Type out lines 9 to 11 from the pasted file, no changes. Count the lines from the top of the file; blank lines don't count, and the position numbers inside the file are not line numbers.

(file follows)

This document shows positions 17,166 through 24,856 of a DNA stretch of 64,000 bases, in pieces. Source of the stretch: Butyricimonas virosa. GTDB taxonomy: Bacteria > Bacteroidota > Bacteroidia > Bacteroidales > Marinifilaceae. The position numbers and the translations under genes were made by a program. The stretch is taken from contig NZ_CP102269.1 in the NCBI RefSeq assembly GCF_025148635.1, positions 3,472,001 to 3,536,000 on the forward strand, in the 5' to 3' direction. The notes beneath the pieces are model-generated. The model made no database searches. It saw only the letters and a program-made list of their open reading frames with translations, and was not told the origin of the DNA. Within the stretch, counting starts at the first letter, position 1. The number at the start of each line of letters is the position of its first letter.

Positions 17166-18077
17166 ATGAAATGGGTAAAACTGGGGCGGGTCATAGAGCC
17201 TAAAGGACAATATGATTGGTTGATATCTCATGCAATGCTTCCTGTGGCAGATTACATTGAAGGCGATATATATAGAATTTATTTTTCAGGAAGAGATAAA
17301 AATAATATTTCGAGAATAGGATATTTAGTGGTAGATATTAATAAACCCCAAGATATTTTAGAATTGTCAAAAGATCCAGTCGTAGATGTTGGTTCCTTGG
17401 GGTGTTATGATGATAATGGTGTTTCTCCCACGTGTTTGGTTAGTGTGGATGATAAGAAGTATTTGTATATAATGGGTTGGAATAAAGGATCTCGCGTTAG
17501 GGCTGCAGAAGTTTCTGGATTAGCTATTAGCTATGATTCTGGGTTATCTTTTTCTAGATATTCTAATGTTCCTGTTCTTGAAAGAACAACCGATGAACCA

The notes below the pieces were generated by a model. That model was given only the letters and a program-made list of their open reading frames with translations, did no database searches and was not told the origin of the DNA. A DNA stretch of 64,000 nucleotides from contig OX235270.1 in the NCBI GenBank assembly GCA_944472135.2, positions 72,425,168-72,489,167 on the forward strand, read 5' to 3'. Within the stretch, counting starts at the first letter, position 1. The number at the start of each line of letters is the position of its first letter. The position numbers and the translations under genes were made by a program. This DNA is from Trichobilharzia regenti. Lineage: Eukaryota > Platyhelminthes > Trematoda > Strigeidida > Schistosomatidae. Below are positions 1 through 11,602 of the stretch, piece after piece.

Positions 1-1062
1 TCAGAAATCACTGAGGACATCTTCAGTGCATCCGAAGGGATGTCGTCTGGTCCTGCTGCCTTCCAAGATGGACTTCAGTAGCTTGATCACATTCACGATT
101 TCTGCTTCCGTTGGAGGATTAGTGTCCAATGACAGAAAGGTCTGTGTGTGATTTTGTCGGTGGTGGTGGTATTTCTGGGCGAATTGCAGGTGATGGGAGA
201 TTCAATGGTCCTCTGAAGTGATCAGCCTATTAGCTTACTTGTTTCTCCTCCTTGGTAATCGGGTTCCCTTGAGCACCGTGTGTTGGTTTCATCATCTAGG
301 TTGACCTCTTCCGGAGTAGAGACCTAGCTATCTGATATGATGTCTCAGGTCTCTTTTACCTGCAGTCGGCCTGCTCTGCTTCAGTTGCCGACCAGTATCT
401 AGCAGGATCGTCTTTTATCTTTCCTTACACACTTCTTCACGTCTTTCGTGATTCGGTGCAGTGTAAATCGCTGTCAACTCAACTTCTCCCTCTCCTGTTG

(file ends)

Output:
Positions 1-1062
1 TCAGAAATCACTGAGGACATCTTCAGTGCATCCGAAGGGATGTCGTCTGGTCCTGCTGCCTTCCAAGATGGACTTCAGTAGCTTGATCACATTCACGATT
101 TCTGCTTCCGTTGGAGGATTAGTGTCCAATGACAGAAAGGTCTGTGTGTGATTTTGTCGGTGGTGGTGGTATTTCTGGGCGAATTGCAGGTGATGGGAGA